<implementation.java class=“...”/
>
<service name=“MyService”>
<interface.java
interface=“...”/>
<binding.ws
requires=“authentication” .../>
</service>
</component>
Policy Set
requires="authenti
cation"
WS-Policy
Policy
Policy
© 2009 IBM Corporation
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Today’s Agenda
 Service Component Architecture
 RSA – SOA Transformations
 RAD – SCA Programming tools
 Installation & Setup
– Install Rational Application Developer within current package
– Install Websphere Application Server v8
 Self-study materials
© 2009 IBM Corporation
IBM Software Group | Rational software
What is Model Driven Development?
Visualize
Use
Transform
© 2009 IBM Corporation
IBM Software Group | Rational software
RSA 7.5.4 support for service solution design and development (3)
 Transforms
– Create service artifacts from service model
• UML to XSD
• UML to WSDL (and XSD)
• UML to SOA
 XSD, WSDL, BPEL, SCDL components
 Content created in WID-consumable Eclipse projects
• UML to SCA
 XSD, WSDL
 SCA composites specifications
 Service-aware Java code for interfaces
 Java code for skeleton component implementations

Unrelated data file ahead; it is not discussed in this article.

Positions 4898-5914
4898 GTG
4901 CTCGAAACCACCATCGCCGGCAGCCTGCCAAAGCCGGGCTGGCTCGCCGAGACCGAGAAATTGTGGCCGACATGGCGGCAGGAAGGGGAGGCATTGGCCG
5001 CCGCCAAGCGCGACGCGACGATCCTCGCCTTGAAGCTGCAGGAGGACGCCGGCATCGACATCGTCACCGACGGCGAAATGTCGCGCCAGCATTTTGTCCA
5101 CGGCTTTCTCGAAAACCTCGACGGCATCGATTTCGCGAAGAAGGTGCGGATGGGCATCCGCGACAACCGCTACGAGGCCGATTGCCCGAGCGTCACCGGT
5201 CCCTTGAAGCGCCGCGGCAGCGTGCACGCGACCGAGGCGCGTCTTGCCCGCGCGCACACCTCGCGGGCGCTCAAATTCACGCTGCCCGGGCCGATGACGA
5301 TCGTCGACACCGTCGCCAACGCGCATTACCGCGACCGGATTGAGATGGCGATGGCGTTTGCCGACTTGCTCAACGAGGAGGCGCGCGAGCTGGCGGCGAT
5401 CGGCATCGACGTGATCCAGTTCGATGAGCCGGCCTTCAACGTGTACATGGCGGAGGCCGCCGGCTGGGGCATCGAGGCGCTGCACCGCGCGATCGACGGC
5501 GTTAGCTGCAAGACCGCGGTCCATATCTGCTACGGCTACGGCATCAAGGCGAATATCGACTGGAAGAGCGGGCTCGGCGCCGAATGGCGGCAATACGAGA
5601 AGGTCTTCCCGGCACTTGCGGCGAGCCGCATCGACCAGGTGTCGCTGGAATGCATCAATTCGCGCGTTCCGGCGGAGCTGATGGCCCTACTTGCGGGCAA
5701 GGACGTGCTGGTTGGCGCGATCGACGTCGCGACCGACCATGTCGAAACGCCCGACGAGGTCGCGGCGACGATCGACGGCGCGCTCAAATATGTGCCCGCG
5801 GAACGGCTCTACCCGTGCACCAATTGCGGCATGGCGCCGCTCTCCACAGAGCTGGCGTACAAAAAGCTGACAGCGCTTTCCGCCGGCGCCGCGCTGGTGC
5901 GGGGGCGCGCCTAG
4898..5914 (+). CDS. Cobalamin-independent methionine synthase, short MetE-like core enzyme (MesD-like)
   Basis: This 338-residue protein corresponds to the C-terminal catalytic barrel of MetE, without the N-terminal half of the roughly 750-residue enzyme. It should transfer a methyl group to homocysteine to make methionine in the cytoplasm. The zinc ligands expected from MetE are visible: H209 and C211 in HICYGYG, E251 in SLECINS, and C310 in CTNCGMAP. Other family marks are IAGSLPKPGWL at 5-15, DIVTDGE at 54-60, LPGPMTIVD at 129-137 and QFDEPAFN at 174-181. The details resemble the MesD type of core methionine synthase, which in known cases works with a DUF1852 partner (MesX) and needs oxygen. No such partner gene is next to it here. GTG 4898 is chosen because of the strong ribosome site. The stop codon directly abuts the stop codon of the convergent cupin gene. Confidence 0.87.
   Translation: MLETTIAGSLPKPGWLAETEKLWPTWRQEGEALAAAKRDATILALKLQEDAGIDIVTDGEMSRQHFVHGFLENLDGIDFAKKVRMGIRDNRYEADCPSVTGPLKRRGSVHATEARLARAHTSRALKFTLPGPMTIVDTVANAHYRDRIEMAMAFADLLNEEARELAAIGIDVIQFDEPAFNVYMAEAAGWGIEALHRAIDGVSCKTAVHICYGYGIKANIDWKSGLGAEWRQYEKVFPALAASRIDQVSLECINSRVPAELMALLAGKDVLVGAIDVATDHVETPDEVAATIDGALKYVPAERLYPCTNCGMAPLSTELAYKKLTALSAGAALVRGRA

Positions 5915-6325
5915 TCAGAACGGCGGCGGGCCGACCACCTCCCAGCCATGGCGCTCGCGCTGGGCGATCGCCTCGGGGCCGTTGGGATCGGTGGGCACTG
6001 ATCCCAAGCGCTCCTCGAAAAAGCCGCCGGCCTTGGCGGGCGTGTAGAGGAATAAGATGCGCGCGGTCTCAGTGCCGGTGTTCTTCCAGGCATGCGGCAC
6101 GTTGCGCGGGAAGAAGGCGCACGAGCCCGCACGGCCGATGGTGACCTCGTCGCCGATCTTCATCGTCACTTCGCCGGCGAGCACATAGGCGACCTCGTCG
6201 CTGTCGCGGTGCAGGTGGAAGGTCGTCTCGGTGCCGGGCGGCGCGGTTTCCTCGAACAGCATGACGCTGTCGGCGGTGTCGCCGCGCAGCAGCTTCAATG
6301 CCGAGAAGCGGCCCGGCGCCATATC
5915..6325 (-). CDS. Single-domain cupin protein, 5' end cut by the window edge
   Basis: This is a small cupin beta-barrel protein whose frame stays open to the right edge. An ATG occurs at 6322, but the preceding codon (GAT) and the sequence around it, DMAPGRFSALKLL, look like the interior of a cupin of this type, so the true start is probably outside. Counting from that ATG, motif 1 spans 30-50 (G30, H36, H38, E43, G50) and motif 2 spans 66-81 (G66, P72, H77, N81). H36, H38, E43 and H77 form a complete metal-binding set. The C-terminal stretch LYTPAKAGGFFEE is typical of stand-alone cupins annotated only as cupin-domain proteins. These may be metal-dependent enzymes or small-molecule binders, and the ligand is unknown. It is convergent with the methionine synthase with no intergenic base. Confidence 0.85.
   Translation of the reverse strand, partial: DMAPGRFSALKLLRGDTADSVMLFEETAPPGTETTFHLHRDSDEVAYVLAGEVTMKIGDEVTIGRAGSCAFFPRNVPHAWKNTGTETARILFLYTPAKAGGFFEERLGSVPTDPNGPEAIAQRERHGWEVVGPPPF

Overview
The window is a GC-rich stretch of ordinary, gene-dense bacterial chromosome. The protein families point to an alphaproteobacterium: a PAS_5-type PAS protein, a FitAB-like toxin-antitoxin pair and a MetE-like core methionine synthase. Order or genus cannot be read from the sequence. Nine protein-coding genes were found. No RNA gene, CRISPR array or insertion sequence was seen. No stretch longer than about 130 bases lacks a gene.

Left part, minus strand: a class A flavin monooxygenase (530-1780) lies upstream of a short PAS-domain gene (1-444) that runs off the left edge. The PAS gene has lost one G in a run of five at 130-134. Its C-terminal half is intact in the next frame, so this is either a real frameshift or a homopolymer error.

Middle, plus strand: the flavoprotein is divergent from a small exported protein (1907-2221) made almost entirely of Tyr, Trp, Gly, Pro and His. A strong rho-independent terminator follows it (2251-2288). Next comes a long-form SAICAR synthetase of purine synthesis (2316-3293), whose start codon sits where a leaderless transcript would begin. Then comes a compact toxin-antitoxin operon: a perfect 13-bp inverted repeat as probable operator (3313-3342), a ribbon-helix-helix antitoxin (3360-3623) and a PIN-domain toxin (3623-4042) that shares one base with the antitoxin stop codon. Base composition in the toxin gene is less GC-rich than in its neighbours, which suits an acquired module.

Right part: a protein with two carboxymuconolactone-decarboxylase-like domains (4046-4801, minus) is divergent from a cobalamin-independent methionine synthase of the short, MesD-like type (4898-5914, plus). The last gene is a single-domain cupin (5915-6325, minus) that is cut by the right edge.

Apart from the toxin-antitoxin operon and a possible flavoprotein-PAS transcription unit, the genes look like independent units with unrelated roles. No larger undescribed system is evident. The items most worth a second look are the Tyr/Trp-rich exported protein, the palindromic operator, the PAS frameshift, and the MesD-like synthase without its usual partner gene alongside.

 Content created in SCA Eclipse project consumable by RAD’s SCA tooling
© 2009 IBM Corporation
IBM Software Group | Rational software
Transformations Extensions
Source
Transformation
Output
Extension
More
output
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IBM Software Group | Rational software
SCA Transformation Source
 UML models with SoaML profile are recommended to be used as
source for the transformation.
 Consume existing code using the Visualizers
– Java interfaces
– Java classes
– XSD Type
– WSDL Port Types
 Transformation source can be one or multiple of
– UML model
– UML Component
© 2009 IBM Corporation
IBM Software Group | Rational software
UML to SCA Mapping (for main elements)
Component
With Participant
A part in
a component
Service point/
Request point
Ports
SCA
Composite
SCA
Component
SCA Service/
Reference
For more complete mapping, please check
http://publib.boulder.ibm.com/infocenter/rsawshlp/v7r5m0/index.jsp?topic=/com.ibm.xtools.transform.uml2.sca.doc/topics/r_usca_map.html
© 2009 IBM Corporation
IBM Software Group | Rational software
Implementation